The other issue for consideration is whether the respondent is entitled to damages for wrongful dismissal. The employee’s service is governed by the contract of employment. The employee and employer relationship is governed by the provisions of the contract of employment and in such Contract, there is no room for general damages because the remedies incase of breach of termination of the contract of employment are specifically set out in the employment Act or by contract entered into between the employee and employer.
In case of Cyrus Nyaga Kabute Vs Kirinyaga County Council Civil Appeal No. 29 of 1985(un reported) the appellant had made prayers for amongst others:-
“(iii) General damages for loss of employment and retirement benefits from the date of judgment to the attainment of the appellant’s 60th birthday.
(iv). Aggravated damages and general damages for breach of contract.
“Apart from that, even if the appellant were able to re-open that matter and supposing that he had shown that his dismissal had not been justified, he would not have been able to get any of the prayers which he prayed in the plaint. Even though the dismissal may be wrongful, it stands and what flows from the breach of the conditions of service, is damages according to the terms of contract. Those damages would not have been aggravated damages and would not have given him benefits up to his 60th birthday, not arrears of salary from July,1980. In fact appellant was given on normal retirement arrears of salary up to June, 1980, gratuity and payment in lieu of leave……………………”
In view of the foregoing, the trial Magistrate erred in Law in ordering the reinstatement of the respondent to his former position with pay and allowance from 8th March 2004, to the date the appellant would serve the respondent with termination letter. The appellant had terminated the respondent’s services through a letter dated 27/09/2004, and the appellant need not issue a fresh termination notice. That even if the respondent did not receive the notice as he contended, he is deemed to have noted that his services were terminated, since 8th March, 2004 when he received suspension letter and failed to receive a letter reinstating him to his employment. The appellant cannot be bound to pay the respondent for services which he has not rendered since 8th March,2004. The respondent’s relief is per the Contract of the employment.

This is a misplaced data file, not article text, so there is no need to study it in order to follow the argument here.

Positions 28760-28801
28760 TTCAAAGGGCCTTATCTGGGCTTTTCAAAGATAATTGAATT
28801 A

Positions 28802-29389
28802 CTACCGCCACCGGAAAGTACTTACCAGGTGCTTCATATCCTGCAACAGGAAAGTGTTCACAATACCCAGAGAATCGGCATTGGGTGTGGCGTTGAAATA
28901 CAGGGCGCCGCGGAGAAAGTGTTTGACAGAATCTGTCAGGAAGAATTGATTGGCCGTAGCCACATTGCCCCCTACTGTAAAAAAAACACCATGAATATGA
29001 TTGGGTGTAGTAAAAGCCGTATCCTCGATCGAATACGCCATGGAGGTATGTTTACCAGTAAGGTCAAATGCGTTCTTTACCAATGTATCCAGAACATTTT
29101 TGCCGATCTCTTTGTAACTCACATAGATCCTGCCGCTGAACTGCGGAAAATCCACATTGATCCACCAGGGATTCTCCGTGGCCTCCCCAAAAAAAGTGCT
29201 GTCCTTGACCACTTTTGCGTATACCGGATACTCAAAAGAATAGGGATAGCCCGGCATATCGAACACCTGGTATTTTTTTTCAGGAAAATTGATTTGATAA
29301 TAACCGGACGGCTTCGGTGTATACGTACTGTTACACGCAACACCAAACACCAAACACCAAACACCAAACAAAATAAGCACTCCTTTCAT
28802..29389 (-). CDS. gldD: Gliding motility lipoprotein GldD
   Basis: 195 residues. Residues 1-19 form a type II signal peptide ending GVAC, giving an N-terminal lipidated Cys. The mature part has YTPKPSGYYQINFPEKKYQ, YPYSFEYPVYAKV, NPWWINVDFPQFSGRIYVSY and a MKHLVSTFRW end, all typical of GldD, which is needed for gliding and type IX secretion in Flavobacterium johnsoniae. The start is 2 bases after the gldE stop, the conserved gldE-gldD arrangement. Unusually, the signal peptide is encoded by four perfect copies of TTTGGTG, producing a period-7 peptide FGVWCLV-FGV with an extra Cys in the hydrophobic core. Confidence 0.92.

The upshot is that the appeal is allowed and I proceed to make the following orders-:
1. That the judgment of the subordinate court delivered on 24/5/2007 ordering for reinstatement of the respondent as an employee of the appellant and/or that the respondent be paid salary and benefits for the period that he was under suspension and terminal benefits be set aside and vacated.
2. That the respondent’s suspension and ultimate termination of employment was within the terms of contract of employment and justified due to insubordination on the part of the respondent and dishonesty in the performance of his appointed Duties, however the respondent is entitled to his terminal benefits in terms of contract of employment as set out in the letter of appellant dated 13th September, 2010 together with salary for 6 months suspension period as the appellant exceeded 6 months suspension period allowed by law without terminating respondent’s services.
3. That no general damages are payable in cases of unlawful termination of services between an employer and an employee
4.Costs of the appeal to the appellant.
DATED, SIGNED AND DELIVERED AT MERU THIS 20TH DAY OF DECEMBER, 2012
J. A. MAKAU
1. Mr. C.O Otieno h/b for Mwongela for Appellant
2. Mr. Kiambi for Respondent